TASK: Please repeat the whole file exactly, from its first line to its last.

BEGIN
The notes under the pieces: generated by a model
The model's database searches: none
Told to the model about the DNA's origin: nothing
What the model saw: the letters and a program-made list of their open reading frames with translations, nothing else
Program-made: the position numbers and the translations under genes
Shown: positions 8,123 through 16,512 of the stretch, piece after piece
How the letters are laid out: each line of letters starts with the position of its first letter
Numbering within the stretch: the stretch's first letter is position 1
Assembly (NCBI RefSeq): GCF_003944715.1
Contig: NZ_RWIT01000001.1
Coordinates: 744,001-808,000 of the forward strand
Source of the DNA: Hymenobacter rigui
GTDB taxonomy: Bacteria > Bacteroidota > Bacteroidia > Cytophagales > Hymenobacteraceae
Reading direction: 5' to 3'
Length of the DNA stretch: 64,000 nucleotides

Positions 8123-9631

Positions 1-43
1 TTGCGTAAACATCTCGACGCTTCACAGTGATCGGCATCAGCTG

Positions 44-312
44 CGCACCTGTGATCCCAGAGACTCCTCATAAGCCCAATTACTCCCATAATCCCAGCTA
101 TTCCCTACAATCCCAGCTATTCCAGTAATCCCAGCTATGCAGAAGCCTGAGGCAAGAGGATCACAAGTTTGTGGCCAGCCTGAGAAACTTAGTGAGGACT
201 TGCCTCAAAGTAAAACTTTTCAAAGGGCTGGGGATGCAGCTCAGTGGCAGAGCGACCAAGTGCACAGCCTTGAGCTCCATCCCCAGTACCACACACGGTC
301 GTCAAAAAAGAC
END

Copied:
The notes under the pieces: generated by a model
The model's database searches: none
Told to the model about the DNA's origin: nothing
What the model saw: the letters and a program-made list of their open reading frames with translations, nothing else
Program-made: the position numbers and the translations under genes
Shown: positions 8,123 through 16,512 of the stretch, piece after piece
How the letters are laid out: each line of letters starts with the position of its first letter
Numbering within the stretch: the stretch's first letter is position 1
Assembly (NCBI RefSeq): GCF_003944715.1
Contig: NZ_RWIT01000001.1
Coordinates: 744,001-808,000 of the forward strand
Source of the DNA: Hymenobacter rigui
GTDB taxonomy: Bacteria > Bacteroidota > Bacteroidia > Cytophagales > Hymenobacteraceae
Reading direction: 5' to 3'
Length of the DNA stretch: 64,000 nucleotides

Positions 8123-9631

Positions 1-43
1 TTGCGTAAACATCTCGACGCTTCACAGTGATCGGCATCAGCTG

Positions 44-312
44 CGCACCTGTGATCCCAGAGACTCCTCATAAGCCCAATTACTCCCATAATCCCAGCTA
101 TTCCCTACAATCCCAGCTATTCCAGTAATCCCAGCTATGCAGAAGCCTGAGGCAAGAGGATCACAAGTTTGTGGCCAGCCTGAGAAACTTAGTGAGGACT
201 TGCCTCAAAGTAAAACTTTTCAAAGGGCTGGGGATGCAGCTCAGTGGCAGAGCGACCAAGTGCACAGCCTTGAGCTCCATCCCCAGTACCACACACGGTC
301 GTCAAAAAAGAC